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Arts & Life

There's Nothing More Colorado Than An Elk Rut Tailgate

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Grace Hood
/
KUNC
RMNP visitors in the Moraine Park area view elk October 11, 2014.

Inside Rocky Mountain National Park, the fall colors and snow-capped mountains make for spectacular sightseeing. But some park visitors aren't there for the grandeur. They're there with their sandwiches, chips and blankets ready for a different kind of Colorado sporting event: the annual elk mating season.

Enter the elk rut tailgate.

"There are people that come out with lawn chairs and coffee, and all kinds of things — binoculars, spotting scopes — and, of course, cameras," said John Mack, branch chief of natural resources at the park. "They'll watch them into the evening, just taking it all in."

What those tailgaters are enjoying are males bugling back and forth, competing for females' attention. Elk breed in the fall and typically the bulls gather cows into groups – fittingly known as harems.

"…and if you sit there and wait around long enough sometimes you get to see some really exciting things happening," he said.

"There are people that come out with lawn chairs and coffee, and all kinds of things..."

Take sparring between males. It doesn't happen a lot because the animals try to avoid fights with the bugling. But if males are evenly sized and matched, it can happen Mack said.

"They might start walking parallel to each other, and then they do glances toward each other, and then finally it culminates to where they charge each other and lock horns for a bit," he said. "Pretty soon, boom! One walks off."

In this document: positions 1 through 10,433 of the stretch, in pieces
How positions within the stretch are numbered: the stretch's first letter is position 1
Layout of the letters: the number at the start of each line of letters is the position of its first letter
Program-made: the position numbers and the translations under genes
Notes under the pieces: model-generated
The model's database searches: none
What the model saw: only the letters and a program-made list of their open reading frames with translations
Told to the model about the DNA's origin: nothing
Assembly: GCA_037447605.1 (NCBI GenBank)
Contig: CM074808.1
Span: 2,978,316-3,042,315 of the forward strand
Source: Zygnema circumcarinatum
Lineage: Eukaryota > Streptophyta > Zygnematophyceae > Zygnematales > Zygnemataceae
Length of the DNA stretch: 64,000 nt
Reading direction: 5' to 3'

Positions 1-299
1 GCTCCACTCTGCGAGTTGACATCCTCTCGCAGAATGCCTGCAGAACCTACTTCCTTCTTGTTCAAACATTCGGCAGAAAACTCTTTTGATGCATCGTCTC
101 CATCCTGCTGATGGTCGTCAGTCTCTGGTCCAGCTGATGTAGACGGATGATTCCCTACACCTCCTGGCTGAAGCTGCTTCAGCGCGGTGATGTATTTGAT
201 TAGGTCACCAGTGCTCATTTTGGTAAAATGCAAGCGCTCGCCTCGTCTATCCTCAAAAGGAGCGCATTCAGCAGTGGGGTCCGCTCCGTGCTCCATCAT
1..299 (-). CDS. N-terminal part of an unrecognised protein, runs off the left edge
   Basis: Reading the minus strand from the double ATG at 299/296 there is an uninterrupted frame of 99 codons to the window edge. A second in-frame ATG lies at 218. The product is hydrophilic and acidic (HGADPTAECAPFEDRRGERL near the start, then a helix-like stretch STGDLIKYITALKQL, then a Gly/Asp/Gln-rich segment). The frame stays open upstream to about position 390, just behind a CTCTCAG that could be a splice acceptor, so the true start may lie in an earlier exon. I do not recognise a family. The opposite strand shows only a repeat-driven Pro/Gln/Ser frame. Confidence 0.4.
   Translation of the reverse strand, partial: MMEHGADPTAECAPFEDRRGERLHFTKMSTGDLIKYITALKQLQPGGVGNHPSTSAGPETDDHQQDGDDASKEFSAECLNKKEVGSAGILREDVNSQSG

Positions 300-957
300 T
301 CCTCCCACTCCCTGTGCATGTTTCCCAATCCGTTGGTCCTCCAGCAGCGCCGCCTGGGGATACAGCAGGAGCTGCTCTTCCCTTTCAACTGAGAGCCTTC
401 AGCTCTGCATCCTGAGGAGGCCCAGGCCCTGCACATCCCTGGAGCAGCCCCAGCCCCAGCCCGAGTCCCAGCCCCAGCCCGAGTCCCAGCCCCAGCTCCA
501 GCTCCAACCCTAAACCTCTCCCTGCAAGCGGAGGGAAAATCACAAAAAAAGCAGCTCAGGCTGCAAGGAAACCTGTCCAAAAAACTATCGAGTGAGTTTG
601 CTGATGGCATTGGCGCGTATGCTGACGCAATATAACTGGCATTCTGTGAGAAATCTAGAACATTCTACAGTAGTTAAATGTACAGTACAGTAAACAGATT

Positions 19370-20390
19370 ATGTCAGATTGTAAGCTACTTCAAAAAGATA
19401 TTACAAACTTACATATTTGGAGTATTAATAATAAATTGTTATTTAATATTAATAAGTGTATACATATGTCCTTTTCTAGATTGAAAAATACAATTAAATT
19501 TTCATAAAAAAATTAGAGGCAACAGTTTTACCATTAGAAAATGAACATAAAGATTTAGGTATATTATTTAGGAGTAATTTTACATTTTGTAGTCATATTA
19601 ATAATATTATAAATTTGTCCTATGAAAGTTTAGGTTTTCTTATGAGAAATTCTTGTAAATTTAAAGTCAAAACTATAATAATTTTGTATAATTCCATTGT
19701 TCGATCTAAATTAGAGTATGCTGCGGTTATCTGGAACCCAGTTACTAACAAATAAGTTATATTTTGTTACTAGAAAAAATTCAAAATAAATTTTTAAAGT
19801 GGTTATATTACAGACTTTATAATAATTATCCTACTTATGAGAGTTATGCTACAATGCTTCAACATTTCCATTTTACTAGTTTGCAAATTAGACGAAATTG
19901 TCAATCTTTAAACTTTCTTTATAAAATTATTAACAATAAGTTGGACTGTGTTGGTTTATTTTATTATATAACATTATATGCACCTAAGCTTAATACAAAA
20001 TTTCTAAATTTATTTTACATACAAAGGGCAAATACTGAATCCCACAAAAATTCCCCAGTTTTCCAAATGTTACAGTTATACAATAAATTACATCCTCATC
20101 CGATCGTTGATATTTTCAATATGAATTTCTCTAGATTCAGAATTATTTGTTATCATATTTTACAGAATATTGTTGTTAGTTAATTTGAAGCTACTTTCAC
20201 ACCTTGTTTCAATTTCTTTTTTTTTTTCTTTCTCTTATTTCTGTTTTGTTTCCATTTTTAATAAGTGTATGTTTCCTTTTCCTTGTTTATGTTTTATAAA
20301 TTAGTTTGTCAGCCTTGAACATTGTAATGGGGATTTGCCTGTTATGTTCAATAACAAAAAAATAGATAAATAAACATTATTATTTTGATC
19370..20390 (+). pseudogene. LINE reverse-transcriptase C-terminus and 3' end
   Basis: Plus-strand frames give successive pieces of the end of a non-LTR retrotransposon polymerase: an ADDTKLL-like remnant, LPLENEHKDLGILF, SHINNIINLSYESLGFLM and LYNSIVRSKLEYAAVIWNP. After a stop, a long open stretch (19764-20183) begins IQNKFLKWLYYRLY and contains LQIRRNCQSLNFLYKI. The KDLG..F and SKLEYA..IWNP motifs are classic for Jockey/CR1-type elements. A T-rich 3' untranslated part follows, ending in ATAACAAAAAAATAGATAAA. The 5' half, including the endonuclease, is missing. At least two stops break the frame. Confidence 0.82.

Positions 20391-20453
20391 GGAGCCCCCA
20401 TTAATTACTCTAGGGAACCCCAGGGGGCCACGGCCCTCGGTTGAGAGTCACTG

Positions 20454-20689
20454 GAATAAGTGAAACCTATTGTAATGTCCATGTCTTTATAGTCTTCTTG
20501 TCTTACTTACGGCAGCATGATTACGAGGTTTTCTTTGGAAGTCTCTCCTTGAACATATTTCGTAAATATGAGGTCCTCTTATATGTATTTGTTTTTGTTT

http://youtu.be/sd983SKLKdE

The victor bull gets to keep the group of cows.

If tailgaters aren't lucky enough to catch elk fights, they can still watch for mating and listen for bugling. In the cold Colorado air, bugling can seem eerie at times, reflecting off the mountains. One typical pattern, explained Mack, is a call and response in which a bull elk with a harem sounds off, and other males respond in the distance.

"It's a way for bulls to communicate to the females that, 'Hey I'm really big and you should hang around me.' It also tells the other competing bulls, 'Hey I've got this big bugle don't come around because I'm so much bigger than you. Stay away.' So there's lots of different reasons why that bugling goes on," said Mack.

Mack doesn't have any favorite elk rut tailgate foods of his own, but his main tools of the trade are binoculars, a spotting scope and plenty of warm clothing.

"Just prepare to sit there and take it all in," he said.

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